Accessing Tech Made Cheaper

New and emerging companies may no longer have to pay a fortune for procuring the latest in technology from overseas markets.

The government has proposed to reduce the income tax on royalty and fees paid for technical services to 10 per cent from 25 per cent.

“Today, I see a lot of young entrepreneurs running business ventures or wanting to start new ones. They need latest technology. Therefore, to facilitate technology inflow to small businesses at low costs, I propose to reduce the rate of income tax on royalty and fees for technical services…,” Finance Minister Arun Jaitley said.

Whenever Indian firms procure technology (packaged software, applications and other technical know-how) from abroad, a withholding tax of 25 per cent is applicable.

Speaking to BusinessLine, Maulik Doshi, Partner at accountancy firm Sudit K Parekh and Co, said: “Foreign companies expect their Indian counterparts to bear the tax burden in such cases. “This move will straight away ease the tax burden on our firms by 15 percentage points,” he added.

Rodney Noonoo, Chief Financial Officer of Xerox India, said: “Reduction of tax on royalty and technical fee will complement the efforts of improving investor sentiment and making India the next business destination.”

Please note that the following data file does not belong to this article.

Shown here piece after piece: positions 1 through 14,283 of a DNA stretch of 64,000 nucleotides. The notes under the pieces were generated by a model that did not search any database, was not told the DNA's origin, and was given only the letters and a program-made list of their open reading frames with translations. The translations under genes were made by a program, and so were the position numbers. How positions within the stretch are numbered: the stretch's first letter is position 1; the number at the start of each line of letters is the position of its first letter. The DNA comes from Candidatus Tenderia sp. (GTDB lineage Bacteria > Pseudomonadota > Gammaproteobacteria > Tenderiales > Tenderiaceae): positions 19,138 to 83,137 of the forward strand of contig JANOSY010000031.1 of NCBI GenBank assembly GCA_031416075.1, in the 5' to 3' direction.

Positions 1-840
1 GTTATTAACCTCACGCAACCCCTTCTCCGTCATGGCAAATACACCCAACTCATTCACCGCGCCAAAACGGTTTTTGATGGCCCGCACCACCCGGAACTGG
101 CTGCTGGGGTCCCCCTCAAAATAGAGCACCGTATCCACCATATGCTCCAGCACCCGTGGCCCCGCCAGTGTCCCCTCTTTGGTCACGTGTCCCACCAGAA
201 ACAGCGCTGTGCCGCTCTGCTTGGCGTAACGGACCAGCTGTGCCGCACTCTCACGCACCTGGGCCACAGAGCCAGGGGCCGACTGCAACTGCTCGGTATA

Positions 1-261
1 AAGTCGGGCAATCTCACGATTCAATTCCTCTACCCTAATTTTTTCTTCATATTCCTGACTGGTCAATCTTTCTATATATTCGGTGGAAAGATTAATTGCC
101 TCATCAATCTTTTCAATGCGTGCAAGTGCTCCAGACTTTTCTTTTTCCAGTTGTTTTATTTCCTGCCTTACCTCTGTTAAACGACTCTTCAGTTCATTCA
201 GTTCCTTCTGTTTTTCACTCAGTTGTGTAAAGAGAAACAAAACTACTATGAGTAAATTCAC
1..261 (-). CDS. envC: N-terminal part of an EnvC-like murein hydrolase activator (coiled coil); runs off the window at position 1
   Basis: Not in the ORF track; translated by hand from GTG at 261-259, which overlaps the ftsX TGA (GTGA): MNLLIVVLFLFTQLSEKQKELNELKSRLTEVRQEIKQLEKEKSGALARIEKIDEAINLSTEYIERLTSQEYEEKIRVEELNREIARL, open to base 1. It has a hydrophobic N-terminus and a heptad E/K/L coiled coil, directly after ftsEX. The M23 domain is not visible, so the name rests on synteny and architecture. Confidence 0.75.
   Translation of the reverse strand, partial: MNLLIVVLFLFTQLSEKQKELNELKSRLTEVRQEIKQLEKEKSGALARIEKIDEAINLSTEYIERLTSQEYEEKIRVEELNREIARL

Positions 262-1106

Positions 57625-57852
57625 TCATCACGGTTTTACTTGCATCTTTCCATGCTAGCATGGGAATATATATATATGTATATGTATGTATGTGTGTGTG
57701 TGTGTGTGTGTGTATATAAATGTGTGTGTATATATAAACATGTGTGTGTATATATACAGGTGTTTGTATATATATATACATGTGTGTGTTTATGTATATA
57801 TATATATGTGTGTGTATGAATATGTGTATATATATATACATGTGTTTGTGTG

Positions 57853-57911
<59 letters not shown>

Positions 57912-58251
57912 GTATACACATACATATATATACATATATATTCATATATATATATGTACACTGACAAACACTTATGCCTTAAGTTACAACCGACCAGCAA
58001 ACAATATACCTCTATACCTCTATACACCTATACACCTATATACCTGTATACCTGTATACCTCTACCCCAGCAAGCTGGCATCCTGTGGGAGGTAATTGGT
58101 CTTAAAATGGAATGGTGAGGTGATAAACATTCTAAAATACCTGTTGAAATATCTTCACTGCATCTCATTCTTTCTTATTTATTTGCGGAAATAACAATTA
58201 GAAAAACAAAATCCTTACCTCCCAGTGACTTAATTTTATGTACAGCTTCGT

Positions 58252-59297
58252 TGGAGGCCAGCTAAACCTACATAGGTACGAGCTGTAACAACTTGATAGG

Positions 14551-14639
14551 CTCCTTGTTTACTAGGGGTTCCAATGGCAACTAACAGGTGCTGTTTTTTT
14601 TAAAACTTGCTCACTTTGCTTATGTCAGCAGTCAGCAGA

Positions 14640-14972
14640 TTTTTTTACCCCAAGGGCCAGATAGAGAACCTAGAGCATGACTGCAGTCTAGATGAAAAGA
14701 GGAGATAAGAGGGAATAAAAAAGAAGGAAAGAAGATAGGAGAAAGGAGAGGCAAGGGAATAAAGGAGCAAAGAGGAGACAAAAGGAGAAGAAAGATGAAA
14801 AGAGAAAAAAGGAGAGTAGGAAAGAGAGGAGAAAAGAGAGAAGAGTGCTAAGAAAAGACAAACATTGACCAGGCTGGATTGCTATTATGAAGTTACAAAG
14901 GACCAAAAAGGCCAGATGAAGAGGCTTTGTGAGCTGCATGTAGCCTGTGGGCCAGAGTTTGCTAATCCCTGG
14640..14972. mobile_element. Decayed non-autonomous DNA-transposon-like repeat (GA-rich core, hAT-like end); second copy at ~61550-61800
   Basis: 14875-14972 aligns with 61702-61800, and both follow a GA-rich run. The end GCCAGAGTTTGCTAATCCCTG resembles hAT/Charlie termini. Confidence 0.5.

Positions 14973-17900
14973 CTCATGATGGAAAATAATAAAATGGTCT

The initiative will also result in deeper engagements between Indian firms and their overseas suppliers.

“Reduction in withholding tax rate is likely to encourage tech start-ups and facilitate technology transfer to India,” said Sandeep Ladda, India Technology leader, PwC. Technology transfer refers to the assignment of intellectual property, developed and generated in one place, to another through legal means such as licensing or franchising.

Emerging tech

Start-ups that play in emerging areas such as social media analytics and cloud, Internet of Things and Machine-to-Machine communication are expected to benefit the most from the new proposal. As per the Economic Survey 2014-15, India ranks as the fourth largest start-up hub in the world, housing over 3,100 start-ups in the country.